Presidential Perspective: Back at it!

This is such an exciting time of year, when we in Auxiliary/Ancillary Services welcome new and returning students to campus with new or reimagined programs and services. Months of construction or program review are complete and launched. How satisfying is that, to see students enjoying the fruits of our labor?


This is such an exciting time of year, when we in Auxiliary/Ancillary Services welcome new and returning students to campus with new or reimagined programs and services. Months of construction or program review are complete and launched. How satisfying is that, to see students enjoying the fruits of our labor?

So who is the “we” in Auxiliary/Ancillary Services? We provide important services on campus that are typically self-funded – meaning those that tuition and state/provincial funds do not subsidize. We likely represent/oversee different groups of services on each campus. We are professionals who respect and abide by a code of ethics. We belong (or we should!) to NACAS, to remain current with trends in our industry and con-tribute to the development of the industry.

NACAS provides many programs and services to support the professional growth of those in Auxiliary/Ancillary Services. The CASP certification, annual national and regional conferences, webinars, volunteer leadership opportunities, as well as the quarterly publication are just a few.

This past summer NACAS asked you to participate in one or two surveys (depending on your role at your institution). The first asked you to identify areas and depths of your responsibility at your institution as it related to Auxiliary/Ancillary Services. This was to update information for our CASP certification database, as our certification program will be undergoing some review in the next year. The intent of the certification pro-gram is to test and certify professionals in areas that reflect Auxiliary/Ancillary Services. The last time this was done, there were five areas identified as being representative of a majority of Auxiliary/Ancillary Services professionals: Bookstore, Food Services, campus card, commercial/retail, and facilities. So the CASP exam was built to test competencies in these five areas. Of course, there are lots of other departments and areas that Auxiliary/Ancillary Services professionals are responsible for on campus, but just not the same ones. After the upcoming review, the group of five may change, or it may expand. This will reflect how the roles of Auxiliary/Ancillary Services are changing on campus.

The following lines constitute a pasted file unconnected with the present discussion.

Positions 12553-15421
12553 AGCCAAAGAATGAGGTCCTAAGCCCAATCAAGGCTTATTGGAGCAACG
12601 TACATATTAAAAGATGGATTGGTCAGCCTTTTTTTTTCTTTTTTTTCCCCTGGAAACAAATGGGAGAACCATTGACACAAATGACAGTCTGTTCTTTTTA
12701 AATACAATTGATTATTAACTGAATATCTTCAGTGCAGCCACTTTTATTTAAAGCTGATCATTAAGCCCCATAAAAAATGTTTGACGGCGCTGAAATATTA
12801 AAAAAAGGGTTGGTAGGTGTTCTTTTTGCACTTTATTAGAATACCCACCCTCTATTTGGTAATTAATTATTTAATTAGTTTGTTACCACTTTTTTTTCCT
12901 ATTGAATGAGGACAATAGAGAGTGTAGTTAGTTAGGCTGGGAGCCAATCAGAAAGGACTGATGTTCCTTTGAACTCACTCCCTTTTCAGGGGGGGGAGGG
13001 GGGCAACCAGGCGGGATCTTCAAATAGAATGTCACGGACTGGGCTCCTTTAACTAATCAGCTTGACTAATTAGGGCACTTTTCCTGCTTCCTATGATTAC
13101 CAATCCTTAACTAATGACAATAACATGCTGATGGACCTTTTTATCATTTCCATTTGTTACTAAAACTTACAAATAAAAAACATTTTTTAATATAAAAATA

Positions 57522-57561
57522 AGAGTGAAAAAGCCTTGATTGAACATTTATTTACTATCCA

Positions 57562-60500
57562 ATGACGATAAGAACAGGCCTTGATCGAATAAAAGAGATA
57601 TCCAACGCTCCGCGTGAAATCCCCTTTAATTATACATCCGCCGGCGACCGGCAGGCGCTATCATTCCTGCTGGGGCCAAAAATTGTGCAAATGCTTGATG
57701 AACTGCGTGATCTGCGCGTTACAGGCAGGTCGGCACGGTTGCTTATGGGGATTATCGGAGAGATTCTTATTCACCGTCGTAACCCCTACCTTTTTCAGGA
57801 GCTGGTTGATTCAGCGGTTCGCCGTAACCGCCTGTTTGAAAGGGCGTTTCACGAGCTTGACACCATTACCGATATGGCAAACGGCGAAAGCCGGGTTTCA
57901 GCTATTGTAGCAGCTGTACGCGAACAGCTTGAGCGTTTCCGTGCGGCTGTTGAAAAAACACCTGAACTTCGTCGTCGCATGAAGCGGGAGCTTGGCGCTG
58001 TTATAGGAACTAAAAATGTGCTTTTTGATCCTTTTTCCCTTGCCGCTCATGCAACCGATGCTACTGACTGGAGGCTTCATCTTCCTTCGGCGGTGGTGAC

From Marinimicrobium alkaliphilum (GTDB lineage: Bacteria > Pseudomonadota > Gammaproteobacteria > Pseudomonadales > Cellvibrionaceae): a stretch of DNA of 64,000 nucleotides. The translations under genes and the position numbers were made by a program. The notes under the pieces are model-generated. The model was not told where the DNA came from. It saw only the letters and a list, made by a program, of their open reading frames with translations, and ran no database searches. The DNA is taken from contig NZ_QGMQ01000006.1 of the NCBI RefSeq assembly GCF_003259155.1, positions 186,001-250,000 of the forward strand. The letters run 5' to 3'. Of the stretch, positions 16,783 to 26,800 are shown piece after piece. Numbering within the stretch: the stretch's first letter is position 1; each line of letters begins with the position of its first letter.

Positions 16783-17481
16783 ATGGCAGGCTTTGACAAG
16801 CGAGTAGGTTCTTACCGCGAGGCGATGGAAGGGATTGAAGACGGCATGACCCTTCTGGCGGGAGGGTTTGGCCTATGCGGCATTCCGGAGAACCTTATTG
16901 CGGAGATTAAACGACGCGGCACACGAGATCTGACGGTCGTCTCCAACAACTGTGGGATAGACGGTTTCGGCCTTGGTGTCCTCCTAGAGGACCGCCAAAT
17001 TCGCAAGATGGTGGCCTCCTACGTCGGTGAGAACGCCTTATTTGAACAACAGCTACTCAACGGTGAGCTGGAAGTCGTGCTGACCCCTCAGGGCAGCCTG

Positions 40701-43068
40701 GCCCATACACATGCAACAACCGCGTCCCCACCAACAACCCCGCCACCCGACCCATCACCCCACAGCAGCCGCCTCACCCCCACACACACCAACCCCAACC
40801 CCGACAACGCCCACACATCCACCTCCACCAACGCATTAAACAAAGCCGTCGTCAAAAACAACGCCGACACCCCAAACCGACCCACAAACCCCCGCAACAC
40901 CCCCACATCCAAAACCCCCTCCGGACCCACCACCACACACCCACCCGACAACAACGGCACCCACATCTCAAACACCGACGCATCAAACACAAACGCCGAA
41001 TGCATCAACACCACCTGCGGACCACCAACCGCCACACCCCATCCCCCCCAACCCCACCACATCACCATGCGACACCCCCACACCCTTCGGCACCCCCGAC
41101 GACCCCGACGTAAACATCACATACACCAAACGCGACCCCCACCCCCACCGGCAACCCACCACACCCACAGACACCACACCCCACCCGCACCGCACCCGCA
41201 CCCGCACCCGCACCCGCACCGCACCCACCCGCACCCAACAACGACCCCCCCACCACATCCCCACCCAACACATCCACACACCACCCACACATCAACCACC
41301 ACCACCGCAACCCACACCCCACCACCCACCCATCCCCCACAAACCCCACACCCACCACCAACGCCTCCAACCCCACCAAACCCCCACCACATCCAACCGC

The second survey asked of your desires and expectation from NACAS. What is NACAS doing well? What else could we be doing? What could we be doing more? What are the opportunities to provide better, more relevant services? The results of this survey will be used by the NACAS Board of Directors and many of NACAS committees to develop long term plans.

This is my last Presidential Perspective column, as my term as President for NACAS ends at the national Annual Conference in San Antonio Nov. 1-4. As always, if you have any thoughts or concerns about NACAS that you would like to share, please be in touch. I hope to see you in San Antonio, as the conference planning committee has injected some innovative ideas for delivering educational programs, and I anticipate that the networking opportunities will be unsurpassed.

All the best for this new school season!

kathryn-legros-signature

 


Kathryn Le Gros, CASP
Kathryn Le Gros was the 2014 - 2015 NACAS President.

Next Feature
Education benefits programs help students earn while saving
By Ryan Chase